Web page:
Or, a = 20 / 4 

Or, a = 5 m/s2 

Therefore, the acceleration of the car is 5 m/s2

  1. A vehicle moving at a speed of 5 m/s accelerates at a rate of 3 m/s2 for 25 seconds. Calculate the final velocity of the vehicle. 

Solution: 

Given that, 

The initial velocity, u = 5 m/s 

The acceleration, a = 3 m/s2 

Time taken, t = 25 s 

On using the first equation of motion we get, 

      v = u + at 

Or, v = 5 + 3 × 25 

Or, v = 5 + 75 

Or, v = 80 m/s 

Therefore, the final velocity of the vehicle is 80 m/s. 

  1. An athlete starts running and keeps increasing his speed by 0.5 m/s every second. What is the final speed that he reaches after 24 seconds? What distance does he cover meanwhile? 

Solution: 

Given that, 

The initial velocity, u = 0 

The acceleration, a = 0.5 m/s2 

Time taken, t = 24 s 

On using the first equation of motion we get, 

      v = u + at 

Or, v = 0 + 0.5 x 24 

Or, v = 12 m/s 

Therefore, the final velocity of the athlete is 12 m/s. 

On using the second equation of motion we get, 

      s = ut + 1/2 at2 

Or, s = 0 + 1/2 (0.5) (24)2 

Or, s = 144 m 

Therefore, the distance covered by the athlete is 144 m. 

  1. The driver of a car moving at a speed of 25 m/s applies the brakes on seeing a cat crossing the road at some distance. The car stops after 10 s. What is the acceleration of the car? How far did it go after the brakes were applied?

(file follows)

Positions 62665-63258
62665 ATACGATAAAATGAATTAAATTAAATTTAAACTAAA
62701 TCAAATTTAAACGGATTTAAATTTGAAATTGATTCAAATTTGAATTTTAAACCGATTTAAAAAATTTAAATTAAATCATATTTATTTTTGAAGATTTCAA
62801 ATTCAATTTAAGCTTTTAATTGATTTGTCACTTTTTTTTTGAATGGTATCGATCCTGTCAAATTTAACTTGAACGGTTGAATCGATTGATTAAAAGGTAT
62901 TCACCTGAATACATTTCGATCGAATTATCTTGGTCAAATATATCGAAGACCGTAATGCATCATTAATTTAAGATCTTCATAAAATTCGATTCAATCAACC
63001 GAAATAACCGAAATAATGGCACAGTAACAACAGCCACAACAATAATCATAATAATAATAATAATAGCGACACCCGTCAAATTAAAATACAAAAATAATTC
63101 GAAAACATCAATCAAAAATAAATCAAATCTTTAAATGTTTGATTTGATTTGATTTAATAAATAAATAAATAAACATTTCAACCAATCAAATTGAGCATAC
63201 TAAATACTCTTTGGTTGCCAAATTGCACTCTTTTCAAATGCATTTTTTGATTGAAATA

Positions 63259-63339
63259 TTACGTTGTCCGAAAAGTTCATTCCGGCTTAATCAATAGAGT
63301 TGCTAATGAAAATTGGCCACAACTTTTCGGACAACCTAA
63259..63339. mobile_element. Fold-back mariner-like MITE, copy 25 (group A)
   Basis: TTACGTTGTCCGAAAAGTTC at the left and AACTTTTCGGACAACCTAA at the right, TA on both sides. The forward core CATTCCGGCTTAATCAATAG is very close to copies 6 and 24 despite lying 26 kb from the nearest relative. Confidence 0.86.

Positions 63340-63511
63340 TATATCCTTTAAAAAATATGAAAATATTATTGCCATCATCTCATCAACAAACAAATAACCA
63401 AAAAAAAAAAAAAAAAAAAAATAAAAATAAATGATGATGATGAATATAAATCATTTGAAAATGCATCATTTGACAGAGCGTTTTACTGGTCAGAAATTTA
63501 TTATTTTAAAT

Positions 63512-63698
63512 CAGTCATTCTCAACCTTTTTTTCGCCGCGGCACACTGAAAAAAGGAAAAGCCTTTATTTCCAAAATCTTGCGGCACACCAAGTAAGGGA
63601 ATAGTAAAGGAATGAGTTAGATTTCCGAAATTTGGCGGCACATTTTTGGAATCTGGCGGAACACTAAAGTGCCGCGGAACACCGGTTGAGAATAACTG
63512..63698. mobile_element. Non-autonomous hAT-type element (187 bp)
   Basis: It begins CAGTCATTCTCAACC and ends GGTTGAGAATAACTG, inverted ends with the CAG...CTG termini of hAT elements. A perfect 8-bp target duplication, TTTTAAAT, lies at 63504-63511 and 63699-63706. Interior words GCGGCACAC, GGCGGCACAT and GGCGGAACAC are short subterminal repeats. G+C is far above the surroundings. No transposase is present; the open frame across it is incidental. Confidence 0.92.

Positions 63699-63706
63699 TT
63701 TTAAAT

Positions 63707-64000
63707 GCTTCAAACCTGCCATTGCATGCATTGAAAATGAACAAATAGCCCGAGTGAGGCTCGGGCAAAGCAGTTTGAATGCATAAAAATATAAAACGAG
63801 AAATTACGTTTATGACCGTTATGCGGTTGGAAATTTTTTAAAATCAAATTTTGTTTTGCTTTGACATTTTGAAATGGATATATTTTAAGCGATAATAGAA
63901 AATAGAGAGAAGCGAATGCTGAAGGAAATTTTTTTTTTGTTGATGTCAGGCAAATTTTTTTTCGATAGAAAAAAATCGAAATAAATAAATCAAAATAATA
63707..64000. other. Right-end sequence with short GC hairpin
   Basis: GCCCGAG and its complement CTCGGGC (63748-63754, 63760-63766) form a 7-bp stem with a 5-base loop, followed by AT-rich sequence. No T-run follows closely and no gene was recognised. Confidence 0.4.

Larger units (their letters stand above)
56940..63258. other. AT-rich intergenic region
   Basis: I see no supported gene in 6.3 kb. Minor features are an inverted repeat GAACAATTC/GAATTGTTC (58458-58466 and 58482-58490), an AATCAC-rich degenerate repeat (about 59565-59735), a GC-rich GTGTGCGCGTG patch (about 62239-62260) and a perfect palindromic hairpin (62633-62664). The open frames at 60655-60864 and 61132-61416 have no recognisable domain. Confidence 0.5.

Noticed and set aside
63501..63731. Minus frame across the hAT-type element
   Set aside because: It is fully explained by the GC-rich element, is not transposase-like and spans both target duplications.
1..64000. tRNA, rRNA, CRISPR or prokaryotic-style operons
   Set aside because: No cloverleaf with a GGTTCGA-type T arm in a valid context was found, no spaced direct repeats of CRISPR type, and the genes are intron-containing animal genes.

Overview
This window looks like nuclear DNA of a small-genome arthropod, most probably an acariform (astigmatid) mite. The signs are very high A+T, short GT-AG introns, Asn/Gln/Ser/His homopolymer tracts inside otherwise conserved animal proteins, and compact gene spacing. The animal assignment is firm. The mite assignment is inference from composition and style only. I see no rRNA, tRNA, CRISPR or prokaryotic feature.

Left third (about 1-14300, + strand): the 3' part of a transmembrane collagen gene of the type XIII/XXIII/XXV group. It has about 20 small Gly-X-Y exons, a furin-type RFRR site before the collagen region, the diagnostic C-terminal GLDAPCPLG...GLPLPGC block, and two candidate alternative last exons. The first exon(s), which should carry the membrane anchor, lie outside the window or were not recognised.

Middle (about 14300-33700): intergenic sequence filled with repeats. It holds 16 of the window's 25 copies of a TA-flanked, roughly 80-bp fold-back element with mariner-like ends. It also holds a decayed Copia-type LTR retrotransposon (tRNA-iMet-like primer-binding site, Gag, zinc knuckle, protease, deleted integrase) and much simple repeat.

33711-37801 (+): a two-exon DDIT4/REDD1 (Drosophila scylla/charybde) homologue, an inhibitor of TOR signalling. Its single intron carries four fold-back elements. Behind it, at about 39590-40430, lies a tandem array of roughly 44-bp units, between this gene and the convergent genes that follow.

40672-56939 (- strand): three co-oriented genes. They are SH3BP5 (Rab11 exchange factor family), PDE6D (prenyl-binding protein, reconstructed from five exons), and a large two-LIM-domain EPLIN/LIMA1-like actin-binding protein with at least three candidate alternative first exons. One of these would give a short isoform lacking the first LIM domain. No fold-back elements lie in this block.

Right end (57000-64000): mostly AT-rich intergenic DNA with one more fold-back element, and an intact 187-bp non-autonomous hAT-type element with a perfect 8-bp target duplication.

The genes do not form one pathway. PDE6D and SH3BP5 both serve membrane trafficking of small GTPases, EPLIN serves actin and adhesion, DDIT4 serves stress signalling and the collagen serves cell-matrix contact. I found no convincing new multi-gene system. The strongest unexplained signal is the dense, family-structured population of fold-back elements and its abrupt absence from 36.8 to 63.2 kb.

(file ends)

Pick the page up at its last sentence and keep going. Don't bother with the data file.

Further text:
Solution: 

Given that, 

The initial velocity, u = 25 m/s 

The final velocity, v = 0 

Time taken, t = 10 s 

On using the first equation of motion we get, 

      v = u + at 

Or, a = (v – u)/t 

Or, a = (0 – 25)/10 

Or, a = – 25 / 10 

Or, a = – 2.5 m/s2 

Therefore, the acceleration of the car is – 2.5 m/s2

On using the second equation of motion we get, 

      s = ut + 1/2 at2 

Or, s = 25 × 10 + 1/2 (– 2.5) (10)2 

Or, s = 250 – 125 

Or, s = 125 m 

Therefore, the distance covered by the car is 125 m

  1. A ball is thrown upwards with a speed of 32 m/s. How high would the ball reach? How long would the ball take to reach the maximum height? 

Solution: 

Given that, 

The initial velocity, u = 32 m/s 

The final velocity, v = 0 

The acceleration, a = g = 9.8 m/s2 

At the maximum height the velocity of the ball becomes zero.  

On using the first equation of motion we get, 

      v = u + at 

Or, 0 = 32 + 9.8 × t 

Or, t = 32 / 9.8 

Or, t = 3.265 s 

Therefore, the time taken by the ball to reach the maximum height is 3.265 s

On using the second equation of motion we get, 

      s = ut + 1/2 at2 

Or, s = 32 x 3.265 + 1/2 (9.8) (3.265)2 

Or, s = 104.48 – 52.235 

Or, s = 52.245 m 

Therefore, the maximum distance covered by the ball is 52.245 m

Summary

1. A moving body is said to be in a uniformly accelerated motion if its velocity increases by equal amounts in equal intervals of time.

2. Different attributes of a uniformly accelerated motion such as displacement, velocity and acceleration in a certain time interval can be related to each other by a set of equations called the equations of motion.

3. These equations of motion can be used to work out one or two unknown attributes of a uniformly accelerated motion if all other attributes are known. 4. The equations of motion are as follows:

  • v = u + at
  • s = ut +1 at2
  • v2 = u2 + 2as

Comments: